Man, 70, arrested for threats against BC Legislature while he was on ferry

The arrest of a 70-year-old man who made threats against the B.C. legislature while on a ferry underscores the challenge police face, in the wake of the Ottawa and Quebec attacks on soldiers, to determine if such statements pose real dangers or are merely empty threats.

The day after last Wednesday’s shooting rampage that left an Honour Guard at the National War Memorial dead and sparked a gunfight on Parliament Hill, a man on the 7 a.m. ferry from Tsawwassen to Swartz Bay was heard making reference to the Ottawa attacks, followed by threats against the B.C. legislature. The man was not physically violent and did not have any weapons.

B.C. Ferries staff called Sidney/North Saanich RCMP at 8:19 a.m. Thursday and kept the man in a secluded area of the vessel, said Island district RCMP spokesman Cpl. Darren Lagan. Mounties boarded the ferry at 8:35 a.m. and arrested the man. “Throughout the day, investigators undertook a full investigation and assessment of the man’s actions, and determined he posed no threat to public safety,” Lagan said, citing existing mental-health issues as a significant factor.

Lagan said the man was released from police custody later in the day, after mental-health professionals became involved. He will not face any charges.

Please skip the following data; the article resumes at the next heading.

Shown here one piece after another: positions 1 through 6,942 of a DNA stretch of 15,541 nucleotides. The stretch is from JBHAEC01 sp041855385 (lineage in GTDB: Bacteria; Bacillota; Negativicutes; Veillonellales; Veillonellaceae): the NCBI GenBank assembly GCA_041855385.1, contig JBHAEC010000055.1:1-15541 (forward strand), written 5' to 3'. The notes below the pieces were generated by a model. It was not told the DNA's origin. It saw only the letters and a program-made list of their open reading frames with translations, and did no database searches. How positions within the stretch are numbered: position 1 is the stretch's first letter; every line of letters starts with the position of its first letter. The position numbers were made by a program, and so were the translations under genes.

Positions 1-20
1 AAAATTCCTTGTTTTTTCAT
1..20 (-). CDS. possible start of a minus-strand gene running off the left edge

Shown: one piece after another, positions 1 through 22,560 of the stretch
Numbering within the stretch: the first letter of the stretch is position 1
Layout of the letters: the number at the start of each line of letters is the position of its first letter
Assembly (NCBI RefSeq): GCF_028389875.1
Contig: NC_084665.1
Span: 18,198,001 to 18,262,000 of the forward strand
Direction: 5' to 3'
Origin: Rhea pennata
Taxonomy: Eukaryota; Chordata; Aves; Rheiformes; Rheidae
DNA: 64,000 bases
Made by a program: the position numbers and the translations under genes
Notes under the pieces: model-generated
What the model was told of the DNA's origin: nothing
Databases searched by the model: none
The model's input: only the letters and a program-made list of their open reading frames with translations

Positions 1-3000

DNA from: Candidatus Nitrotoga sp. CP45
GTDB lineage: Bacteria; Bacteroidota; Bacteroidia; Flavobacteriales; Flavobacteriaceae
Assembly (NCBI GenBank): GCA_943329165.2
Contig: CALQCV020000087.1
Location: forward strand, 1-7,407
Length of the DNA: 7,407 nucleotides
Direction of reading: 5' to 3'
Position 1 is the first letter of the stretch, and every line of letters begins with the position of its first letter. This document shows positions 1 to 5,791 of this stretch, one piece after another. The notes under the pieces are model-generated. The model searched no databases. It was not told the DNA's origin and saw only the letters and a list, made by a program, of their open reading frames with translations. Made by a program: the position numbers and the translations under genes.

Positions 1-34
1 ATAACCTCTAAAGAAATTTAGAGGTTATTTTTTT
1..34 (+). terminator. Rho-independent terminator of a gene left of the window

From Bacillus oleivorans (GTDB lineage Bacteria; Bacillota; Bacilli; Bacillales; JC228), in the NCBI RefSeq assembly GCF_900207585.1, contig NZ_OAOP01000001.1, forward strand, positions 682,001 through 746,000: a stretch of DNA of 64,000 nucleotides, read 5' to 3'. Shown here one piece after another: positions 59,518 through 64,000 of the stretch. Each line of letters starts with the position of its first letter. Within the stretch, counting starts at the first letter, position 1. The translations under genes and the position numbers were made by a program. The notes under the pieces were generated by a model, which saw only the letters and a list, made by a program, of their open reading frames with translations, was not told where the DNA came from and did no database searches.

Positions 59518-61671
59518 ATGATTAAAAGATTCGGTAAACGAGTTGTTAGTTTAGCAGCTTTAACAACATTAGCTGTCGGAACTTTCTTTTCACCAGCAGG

A second man who was set to meet the older man was also detained and questioned. He cooperated and was released without charge.

While the threats turned out to be unfounded, Lagan said the person who reported the incident did the right thing in notifying the police. “We are mindful that it is not uncommon to see cases such as this, following a major, highprofile incident of violence,” Lagan said. “While we are aware that individuals in follow-up situations often have no actual intent to harm others, we must ensure that a thorough investigation is completed, as was done in this case.” B.C. Ferries spokeswoman Deborah Marshall said that, given last week’s events, ferries are on heightened vigilance for security monitoring.

Two incidents of violence against Canadian soldiers last week left Canadians scrambling for answers.

Last Wednesday, Michael Zehaf Bibeau shot and killed Cpl. Nathan Cirillo, a reservist from Hamilton who was standing guard at the National War Memorial in downtown Ottawa. Zehaf Bibeau then drove to the Centre Block of Parliament Hill and stormed the doors with a rifle in hand. Security officials and RCMP officers ran after the gunman, who was fatally shot by sergeant-at-arms Kevin Vickers.

The Ottawa attack came two days after Martin Couture-Rouleau, a suspected extremist on the RCMP’s security watch list, ran down two Canadian Forces members in St-Jean-sur-Richelieu, Que., south of Montreal. Warrant Officer Patrice Vincent, a 28-yearold veteran who previously served at CFB Esquimalt and CFB Comox, was killed.

Cirillo’s funeral is being held today in Hamilton. A book of condolence for the two soldiers is available at Sands Funeral Chapel in Colwood, Victoria, Duncan and Nanaimo, said Julie Evans, managing director at the Colwood site. The Colwood location also has a book that is going to various locations around the West Shore, Evans said, including Langford